Posted by Parcel Tax is Reasonable, a resident of another community, on Feb 11, 2011 at 2:43 pm
The LASD budget is not out of control. The State has been cutting funding for schools in California for years (read the newspapers).\
LASD has been making reductions for years, and this process has been very well documented and shared in meetings and newspaper articles.
We can either fund our local schools to keep them strong, or have them decline along with the rest of the State's schools, which are funded at almost the lowest rate in the U.S.
This is local funding spent to our local benefit.
I also don't buy the argument that we are going to hold our breath until all teacher's unions are abolished in the U.S., and all these other things happen. Washington D.C. schools have started movements in the right direction, but we need to answer the question now about how we want to respond to the State cuts.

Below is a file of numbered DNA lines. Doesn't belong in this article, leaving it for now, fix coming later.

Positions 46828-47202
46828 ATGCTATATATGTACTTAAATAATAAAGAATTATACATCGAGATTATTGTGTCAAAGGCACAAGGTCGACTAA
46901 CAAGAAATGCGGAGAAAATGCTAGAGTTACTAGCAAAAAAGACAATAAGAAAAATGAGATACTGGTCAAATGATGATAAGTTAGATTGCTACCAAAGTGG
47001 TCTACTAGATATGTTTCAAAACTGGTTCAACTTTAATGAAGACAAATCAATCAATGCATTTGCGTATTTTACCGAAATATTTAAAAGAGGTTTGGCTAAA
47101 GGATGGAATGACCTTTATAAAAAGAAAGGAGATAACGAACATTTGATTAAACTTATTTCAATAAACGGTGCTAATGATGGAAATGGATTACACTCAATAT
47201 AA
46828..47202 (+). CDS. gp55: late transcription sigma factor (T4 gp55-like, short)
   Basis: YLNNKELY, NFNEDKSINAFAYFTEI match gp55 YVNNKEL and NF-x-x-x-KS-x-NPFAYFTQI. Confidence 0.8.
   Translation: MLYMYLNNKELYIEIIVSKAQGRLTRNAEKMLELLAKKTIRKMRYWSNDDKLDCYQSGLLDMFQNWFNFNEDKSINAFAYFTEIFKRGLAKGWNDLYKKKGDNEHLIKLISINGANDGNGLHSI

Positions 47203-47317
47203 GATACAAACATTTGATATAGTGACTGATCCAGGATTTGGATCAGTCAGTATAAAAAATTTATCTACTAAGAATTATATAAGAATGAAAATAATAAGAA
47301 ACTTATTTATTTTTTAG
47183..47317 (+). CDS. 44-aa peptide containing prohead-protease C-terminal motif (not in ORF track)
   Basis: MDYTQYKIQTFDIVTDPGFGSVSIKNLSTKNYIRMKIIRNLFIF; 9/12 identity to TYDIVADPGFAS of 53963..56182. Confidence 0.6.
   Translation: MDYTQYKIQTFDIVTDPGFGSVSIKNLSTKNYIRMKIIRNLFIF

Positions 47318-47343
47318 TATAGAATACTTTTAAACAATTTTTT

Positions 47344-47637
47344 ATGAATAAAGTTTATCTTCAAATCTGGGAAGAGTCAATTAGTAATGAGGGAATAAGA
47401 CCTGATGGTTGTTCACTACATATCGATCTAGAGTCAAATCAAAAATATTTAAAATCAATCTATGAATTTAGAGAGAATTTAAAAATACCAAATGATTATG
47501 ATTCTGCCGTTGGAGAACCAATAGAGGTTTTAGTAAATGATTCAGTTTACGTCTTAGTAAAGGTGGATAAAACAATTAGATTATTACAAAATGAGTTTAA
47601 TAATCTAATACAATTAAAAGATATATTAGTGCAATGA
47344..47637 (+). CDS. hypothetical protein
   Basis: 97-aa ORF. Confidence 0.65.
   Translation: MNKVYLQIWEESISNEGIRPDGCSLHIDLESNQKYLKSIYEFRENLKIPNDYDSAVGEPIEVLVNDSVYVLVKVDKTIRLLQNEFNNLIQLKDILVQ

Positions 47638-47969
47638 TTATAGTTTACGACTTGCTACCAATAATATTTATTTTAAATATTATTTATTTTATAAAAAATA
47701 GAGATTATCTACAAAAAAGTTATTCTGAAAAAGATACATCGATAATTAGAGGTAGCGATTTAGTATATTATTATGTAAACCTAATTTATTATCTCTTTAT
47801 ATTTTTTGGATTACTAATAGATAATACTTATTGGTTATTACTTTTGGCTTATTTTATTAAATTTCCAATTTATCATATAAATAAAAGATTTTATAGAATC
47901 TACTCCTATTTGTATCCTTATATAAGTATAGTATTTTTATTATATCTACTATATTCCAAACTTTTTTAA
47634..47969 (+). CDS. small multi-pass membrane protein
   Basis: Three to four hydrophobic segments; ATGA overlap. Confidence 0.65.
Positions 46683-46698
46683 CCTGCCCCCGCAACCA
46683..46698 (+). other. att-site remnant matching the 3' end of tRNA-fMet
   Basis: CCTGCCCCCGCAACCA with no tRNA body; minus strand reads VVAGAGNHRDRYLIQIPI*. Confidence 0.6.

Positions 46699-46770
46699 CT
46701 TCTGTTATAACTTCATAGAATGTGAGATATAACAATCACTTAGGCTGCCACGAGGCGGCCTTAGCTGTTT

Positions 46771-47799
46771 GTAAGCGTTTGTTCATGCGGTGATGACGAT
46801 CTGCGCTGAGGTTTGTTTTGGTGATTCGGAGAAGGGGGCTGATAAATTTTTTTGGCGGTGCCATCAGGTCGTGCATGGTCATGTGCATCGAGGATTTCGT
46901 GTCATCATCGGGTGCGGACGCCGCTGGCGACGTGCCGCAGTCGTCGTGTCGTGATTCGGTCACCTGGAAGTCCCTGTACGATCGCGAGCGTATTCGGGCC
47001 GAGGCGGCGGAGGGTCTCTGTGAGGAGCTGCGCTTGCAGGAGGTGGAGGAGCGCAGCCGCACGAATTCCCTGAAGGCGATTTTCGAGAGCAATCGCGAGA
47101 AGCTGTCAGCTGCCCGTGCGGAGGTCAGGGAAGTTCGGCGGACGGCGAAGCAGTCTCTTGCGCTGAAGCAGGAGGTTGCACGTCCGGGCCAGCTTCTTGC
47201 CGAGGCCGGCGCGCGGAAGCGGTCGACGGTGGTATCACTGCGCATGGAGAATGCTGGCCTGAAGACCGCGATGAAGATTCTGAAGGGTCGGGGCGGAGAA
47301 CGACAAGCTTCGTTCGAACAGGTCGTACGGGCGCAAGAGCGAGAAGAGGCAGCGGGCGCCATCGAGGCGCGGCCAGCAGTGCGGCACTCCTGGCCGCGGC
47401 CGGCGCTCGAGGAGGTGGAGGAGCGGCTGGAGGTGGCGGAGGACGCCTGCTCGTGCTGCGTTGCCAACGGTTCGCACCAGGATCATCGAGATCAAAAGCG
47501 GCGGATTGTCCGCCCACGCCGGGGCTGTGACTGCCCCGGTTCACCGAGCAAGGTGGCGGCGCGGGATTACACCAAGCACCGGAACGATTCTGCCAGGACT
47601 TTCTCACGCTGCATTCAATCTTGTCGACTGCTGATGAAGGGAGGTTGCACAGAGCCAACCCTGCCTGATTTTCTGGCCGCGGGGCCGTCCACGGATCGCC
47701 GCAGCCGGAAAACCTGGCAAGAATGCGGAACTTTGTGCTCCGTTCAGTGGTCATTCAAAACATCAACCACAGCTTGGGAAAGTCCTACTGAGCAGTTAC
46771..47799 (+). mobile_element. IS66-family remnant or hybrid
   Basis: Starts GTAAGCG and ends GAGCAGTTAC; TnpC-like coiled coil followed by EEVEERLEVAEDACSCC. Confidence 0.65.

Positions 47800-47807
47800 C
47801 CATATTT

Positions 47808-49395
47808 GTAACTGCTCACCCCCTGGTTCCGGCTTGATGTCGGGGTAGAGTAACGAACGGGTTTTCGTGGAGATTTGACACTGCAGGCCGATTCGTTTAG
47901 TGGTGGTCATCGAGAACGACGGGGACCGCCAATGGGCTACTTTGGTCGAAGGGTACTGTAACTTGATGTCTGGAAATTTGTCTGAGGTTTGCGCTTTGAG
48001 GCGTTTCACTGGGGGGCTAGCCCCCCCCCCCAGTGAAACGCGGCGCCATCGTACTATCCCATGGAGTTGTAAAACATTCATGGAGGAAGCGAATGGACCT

Some people are commenting how 75K average salary for a LASD teacher is outrageously high. Maybe they think that someone making 75K per year in Los Altos is one of the really rich people buying up all the multi-million dollar houses, but I don't think so. Aspiring to someday make 75K may not even be enough frankly to attract the best and brightest college graduates to teach our future leaders.
Posted by Deficit?, a resident of another community, on Feb 11, 2011 at 3:06 pm
Is the LASD running a deficit or not? Forget the salaries. It is a huge deficit due to the pensions and benefits. Is that not a budget out of control? Is the $193 parcel tax going to close the gap or are the unions stepping in? The answer: No, No.